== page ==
During my internship last year at Vertex Ventures SEA, I got the chance to sit in and observe the notoriously intimidating job application process that everyone has to go through. (Well maybe not everybody, if you’re an entrepreneur or self-employed…) Think of the immense pressure of conveying as much information as possible in a clear and concise manner that allows the interviewer to understand you better as a person. Even if executed brilliantly, employers might still be sceptical about you which could just kill your chances of being hired. Imagine what if you lacked personal marketing skills but yet was more than competent for the job; Is this fair? In all likelihood you as the interviewee fails to impress the employer and you fall short at yet another opportunity, only to be left feeling dejected and discouraged. The system is biased against those who fail to make the first good impression, right? Shouldn’t it be less ruthless? Shouldn’t interviews be done over extended period of time where employers and potential employees meet in all forms of different social settings? Shouldn’t interviews be similar to the process of befriending someone where you get to know every perks and quirks of someone else?
Maybe, or maybe not. Yet, this is too idealistic and impractical as well. If a company is hiring, they’re probably in a quick, if not dire, need to fill a position in the company. Investments into slow and gradual interviewing processes breed much inefficiency. How then could we alleviate this?
Maybe, just maybe, with a blog.
Wait what? Are you crazy? Sharing your personal blog with future potential employers?
Yup, that’s right. It isn’t stipulated that you have to possess the caliber of famous bloggers such as Ben Horowitz to be able to write down your thoughts. What could be more insightful into you as a person than bearing your soul naked to those whom you’ll spend most of your hours in a week with? (Trust me, that just stumbled upon me as well) Recently, I read Originals by Adam Grant which talked about The Sarick Effect. In essence, Adam talks about how counter-intuitively, entrepreneurs who pitched on reasons why investors should not invest in them were eventually more likely to receive investments. One of the main reasons is that by admitting one’s shortcomings, the other party lowers their barriers and conversations become more trusting. Extending this example, if employers saw another side of you, be it good or bad, less is left to the imagination of what the heck is wrong with you. Honesty builds connection, and connection fosters trust.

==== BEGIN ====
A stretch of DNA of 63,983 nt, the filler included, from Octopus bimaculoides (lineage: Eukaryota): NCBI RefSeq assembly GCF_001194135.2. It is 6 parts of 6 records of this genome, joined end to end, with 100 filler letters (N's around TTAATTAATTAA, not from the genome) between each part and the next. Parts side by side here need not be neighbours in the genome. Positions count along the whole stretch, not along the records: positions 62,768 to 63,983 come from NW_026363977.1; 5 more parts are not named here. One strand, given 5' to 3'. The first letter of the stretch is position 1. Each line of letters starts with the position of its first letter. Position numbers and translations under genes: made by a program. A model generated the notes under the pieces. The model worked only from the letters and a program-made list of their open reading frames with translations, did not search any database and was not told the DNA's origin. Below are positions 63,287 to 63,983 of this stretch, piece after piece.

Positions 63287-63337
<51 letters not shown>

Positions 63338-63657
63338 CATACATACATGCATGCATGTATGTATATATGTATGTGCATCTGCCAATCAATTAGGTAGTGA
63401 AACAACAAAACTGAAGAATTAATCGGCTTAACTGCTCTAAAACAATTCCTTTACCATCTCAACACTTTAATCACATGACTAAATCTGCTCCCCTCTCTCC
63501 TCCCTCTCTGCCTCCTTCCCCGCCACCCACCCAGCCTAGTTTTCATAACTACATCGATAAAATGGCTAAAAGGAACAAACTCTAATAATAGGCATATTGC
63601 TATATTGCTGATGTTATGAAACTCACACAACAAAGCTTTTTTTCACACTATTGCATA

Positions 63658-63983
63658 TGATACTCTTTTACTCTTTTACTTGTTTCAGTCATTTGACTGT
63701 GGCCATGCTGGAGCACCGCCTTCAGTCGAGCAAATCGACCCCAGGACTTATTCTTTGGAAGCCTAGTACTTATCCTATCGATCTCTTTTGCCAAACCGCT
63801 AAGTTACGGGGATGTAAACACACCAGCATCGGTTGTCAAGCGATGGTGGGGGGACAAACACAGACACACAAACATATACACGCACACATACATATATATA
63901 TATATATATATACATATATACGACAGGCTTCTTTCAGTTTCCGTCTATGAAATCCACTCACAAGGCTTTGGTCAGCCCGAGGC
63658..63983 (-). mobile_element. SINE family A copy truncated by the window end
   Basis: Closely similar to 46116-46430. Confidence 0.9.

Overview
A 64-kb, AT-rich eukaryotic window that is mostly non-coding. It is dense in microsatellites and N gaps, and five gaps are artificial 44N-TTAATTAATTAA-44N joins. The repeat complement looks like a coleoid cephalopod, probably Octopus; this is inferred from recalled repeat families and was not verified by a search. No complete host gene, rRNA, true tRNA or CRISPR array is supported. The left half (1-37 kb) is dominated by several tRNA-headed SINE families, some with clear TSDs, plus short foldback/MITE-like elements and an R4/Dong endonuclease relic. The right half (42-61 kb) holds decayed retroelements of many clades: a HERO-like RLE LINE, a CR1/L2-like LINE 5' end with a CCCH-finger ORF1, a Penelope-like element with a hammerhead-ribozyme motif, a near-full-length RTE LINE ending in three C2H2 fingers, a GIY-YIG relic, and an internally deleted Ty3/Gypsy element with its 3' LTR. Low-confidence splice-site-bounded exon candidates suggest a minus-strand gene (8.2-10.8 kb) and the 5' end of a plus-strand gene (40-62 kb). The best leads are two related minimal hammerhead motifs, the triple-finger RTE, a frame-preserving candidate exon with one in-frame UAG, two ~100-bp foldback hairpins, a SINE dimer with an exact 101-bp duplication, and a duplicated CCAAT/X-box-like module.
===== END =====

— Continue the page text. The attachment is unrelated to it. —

Nowadays, countless of hours are spent to produce ‘perfect’ user generated content. Nothing lies beyond that sentimental Facebook post as people do not share their true feelings face to face with their loved ones.Behind an Instagram photo is countless of hours of posing and applied filters that did not capture the concluding disappointment of not receiving enough likes. That seemingly well-timed Snapchat is probably a well rehearsed video that prevented one from truly immersing in and enjoying the moment.
Isn’t it refreshing to see something new once in awhile? To admit to one’s flaws of one without being self-degrading; to be able to admire another for their imperfections; to let oneself be vulnerable to those who should matter. Aren’t these the fundamentals of a great relationship?
Ironically, this could be my valiant PR effort to portray myself as a saint in the eyes of the public, but that’s okay. At the very end, at least I know I am being honest with myself.
So here’s my pitch to you, write and share your unfiltered opinions publicly to capture the lesser known parts of you. Fill it with your thoughts and ideas that you would probably not have shared with others. Be brave enough to expose yourself to the scrutiny of the world’s unforgiving judgments but know that ultimately these will only serve to help you grow. Let the world fully know and appreciate the hidden gems inside your mind.
(Besides, isn’t it exhilarating to create something worthwhile?)